Expelled! Exposed!!

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Please Visit Expelled Exposed … the National Center for Science Education’s official response to the Ben Stein movie Expelled .. you will find this collection of resources helpful!!!!!!

Comments

  1. #1 peter
    April 9, 2008

    funny, one of the bottom links on that page is to the washington post article about susan crocker. a curious article, but one sentence jumped out at me as being particularly annoying.

    The grace of the cheetah, the beauty of a butterfly’s wings and the complexity of the human brain were all achieved by the same general process that allows bacteria to evolve into a resistant strain — they required the death of those less quick, less strong and less smart.

    that last part…

    as I understand evolution, evolution does not require the death of anything, simply the failure to breed… no?

  2. #2 Greg Laden
    April 9, 2008

    Evolution absolutely requires death. Resources are limited, and over time, mutations accumulate and genetic combos go out of date. Age demands death, and death demands sex. It is a never ending cycle.

  3. #3 peter
    April 9, 2008

    true, but all things die, so it’s not like that is a preventative. even the successful varieties of a species eventually die, but the successful ones are simply the ones that breed before they do.

  4. #4 Greg Laden
    April 9, 2008

    But there is a difference between something that dies because it gets run over by a truck and something getting old (and then it dies). Not all creatures age. Aging can be selected for by natural selection.

  5. #5 Bob
    April 9, 2008

    I see what Peter is saying, but I’m just a lay person and may be full of beans. :)

    Consider the following:

    These puppies are all born in the same litter:

    A has a mutation that increases his speed making him a better hunter.
    B has a mutation that increases his speed making him a better hunter.
    C is an “average” wolf.
    D has a mutation that decreases his ability to process odors.

    C might survive just fine as an average wolf, as wolves have for generations and may or may not pass on his genes.

    D lives to a ripe old, but because of his poor hunting skills his chance of breeding is eliminated.

    B survives just fine but is an average wolf in the pack. He never rises to alpha wolf and never take a mate yet leads a long and healthy life.

    A, by pure chance, is able to become an alpha wolf in the pack and pass on his genes.

    What I understand Peter to be saying is that B can lead a perfectly healthy and perfectly long life. And yet because of circumstances beyond his control, never has the opportunity to pass on his genes. Similarly, D does not have to die young because of his poor luck in the mutation pool. His genetic mutation only has to be bad enough that it is not passed on over time.

    Evolution isn’t about who lives or dies when, but who gets to breed the most and leave the most offspring.

  6. #6 peter
    April 9, 2008

    both right, It occurred to me that the concentration on which one dies being the primary thought in the referred to comment is the kind of thing that seems to make people think of things like social darwinism and eugenics as part of the whole argument.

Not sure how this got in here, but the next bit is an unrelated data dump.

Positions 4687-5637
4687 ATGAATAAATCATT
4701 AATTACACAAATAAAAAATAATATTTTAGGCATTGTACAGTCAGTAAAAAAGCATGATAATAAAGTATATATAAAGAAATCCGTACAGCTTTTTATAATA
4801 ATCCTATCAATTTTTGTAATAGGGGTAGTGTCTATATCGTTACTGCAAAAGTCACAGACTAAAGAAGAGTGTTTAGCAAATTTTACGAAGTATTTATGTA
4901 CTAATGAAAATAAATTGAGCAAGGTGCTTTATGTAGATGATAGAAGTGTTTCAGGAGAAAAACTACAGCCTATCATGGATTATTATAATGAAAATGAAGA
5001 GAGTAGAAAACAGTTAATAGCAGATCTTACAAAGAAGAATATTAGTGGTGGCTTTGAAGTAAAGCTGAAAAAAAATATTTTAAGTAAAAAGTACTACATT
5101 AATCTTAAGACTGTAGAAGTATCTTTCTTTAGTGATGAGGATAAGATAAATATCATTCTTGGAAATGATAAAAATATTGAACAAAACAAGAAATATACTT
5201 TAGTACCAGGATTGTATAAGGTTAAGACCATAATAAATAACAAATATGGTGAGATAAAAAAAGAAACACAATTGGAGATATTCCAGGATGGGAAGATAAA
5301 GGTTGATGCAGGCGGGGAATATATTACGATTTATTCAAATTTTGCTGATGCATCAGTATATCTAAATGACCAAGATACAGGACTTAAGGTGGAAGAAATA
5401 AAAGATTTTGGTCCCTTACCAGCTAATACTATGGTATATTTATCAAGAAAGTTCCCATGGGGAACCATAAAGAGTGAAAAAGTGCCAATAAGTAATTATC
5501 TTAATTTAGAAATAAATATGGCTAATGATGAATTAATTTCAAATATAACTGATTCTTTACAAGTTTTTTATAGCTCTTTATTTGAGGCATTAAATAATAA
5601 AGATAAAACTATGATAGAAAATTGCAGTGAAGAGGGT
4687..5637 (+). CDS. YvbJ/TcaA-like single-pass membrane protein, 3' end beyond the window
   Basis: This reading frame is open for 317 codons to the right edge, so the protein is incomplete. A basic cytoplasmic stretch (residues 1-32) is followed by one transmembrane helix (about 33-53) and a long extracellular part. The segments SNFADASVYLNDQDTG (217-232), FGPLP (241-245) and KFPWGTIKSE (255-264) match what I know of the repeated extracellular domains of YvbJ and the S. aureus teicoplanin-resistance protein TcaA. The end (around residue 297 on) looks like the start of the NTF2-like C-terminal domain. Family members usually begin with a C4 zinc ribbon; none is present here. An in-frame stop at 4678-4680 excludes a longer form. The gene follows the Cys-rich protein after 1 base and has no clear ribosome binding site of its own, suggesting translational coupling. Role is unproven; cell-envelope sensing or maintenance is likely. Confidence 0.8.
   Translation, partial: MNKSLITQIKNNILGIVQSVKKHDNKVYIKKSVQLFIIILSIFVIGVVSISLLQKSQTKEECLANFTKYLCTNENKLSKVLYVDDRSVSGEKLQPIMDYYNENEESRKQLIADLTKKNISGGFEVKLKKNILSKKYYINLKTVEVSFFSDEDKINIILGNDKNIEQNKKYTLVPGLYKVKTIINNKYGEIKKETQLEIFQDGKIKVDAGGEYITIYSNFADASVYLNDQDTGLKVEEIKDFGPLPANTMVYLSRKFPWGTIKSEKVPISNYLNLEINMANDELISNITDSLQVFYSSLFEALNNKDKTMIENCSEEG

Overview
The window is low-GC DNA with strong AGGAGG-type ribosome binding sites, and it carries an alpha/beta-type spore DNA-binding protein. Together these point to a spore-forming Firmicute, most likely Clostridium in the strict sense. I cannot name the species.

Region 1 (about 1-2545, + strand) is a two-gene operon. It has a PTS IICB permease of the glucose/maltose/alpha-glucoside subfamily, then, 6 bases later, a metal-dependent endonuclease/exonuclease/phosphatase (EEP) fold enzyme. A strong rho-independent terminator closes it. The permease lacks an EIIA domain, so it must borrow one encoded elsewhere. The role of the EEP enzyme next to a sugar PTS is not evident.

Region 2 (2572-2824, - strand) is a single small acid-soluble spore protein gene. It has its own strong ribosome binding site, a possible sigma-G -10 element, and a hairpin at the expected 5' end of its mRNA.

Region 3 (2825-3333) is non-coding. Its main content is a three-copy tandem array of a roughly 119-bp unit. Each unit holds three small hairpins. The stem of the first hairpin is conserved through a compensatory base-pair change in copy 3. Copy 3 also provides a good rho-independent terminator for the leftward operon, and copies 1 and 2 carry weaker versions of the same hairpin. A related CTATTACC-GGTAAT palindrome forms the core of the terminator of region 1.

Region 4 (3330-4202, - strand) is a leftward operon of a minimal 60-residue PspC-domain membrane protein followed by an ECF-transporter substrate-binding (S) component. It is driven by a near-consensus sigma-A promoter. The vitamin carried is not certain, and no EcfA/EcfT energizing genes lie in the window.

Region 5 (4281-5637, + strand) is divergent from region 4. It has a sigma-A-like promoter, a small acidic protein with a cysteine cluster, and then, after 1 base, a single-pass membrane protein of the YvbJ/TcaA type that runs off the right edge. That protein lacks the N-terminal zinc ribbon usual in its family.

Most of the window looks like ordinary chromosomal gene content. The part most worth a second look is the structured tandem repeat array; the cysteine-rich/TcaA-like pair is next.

being run over by a truck will have an effect on whether or not your genes get passed on, but given that it is a relatively rare occurrence, (I hope,) then the primary thing that determines whether or not you pass your genes, (or variations thereof) is whether or not you get to have (successful) sex with an appropriate mate. as Bob points out, you don’t have to die to fail to pass on your genes, you just have to be unattractive. (and I don’t just mean in the aesthetic sense)

    I suppose that part of my difficulty with the phrase in the article is that it implies that it requires the death of an organism to promote evolution, rather than the survival. (dare I say it is poorly framed? hmmm probably not given recent arguments.)

    I write all this, and realize that Bob has really phrased this better than I have.

  7. #7 Wordave
    April 9, 2008

    That may be true for that particular litter of wolves but the essence of natural selection is environment and chance. The best wolf ever born may have been grabbed by an eagle as a pup and therefore missed it’s chance of passing on it’s superior genes. What is important is, over time, and millions of wolves, the slightly superior ones statistically had the advantage over their lesser siblings and gradually made the species what it is today. Breeding is important, but luck is a factor. If that one special wolf hadn’t died as a pup, we might be living in caves and wolves might be blogging on the internet!!

  8. #8 peter
    April 9, 2008

    luck yes, but not necessarily death. if that pup had survived but simply been sterilized, (one claw in the wrong place can ruin your day…) or simply damaged, or even just displaced, it would have been just as unlikely to propagate. (though perhaps in that way a wolf is a bad example.) but it still would have been a genealogical superior wolf. no?

    the point being that the comment in the article is basically inaccurate by its use of the phrase “…required the death…” in that context. you have expanded the definition (properly I think) to be simply environment and chance. in the article in question, those that were “…less quick, less strong and less smart.” would probably have been less likely to propagate anyway. I’m probably being over-persnickety about the phrasing in the article, but it bothered me, and I see this was a pretty good place to take my quibble.

    thanks all…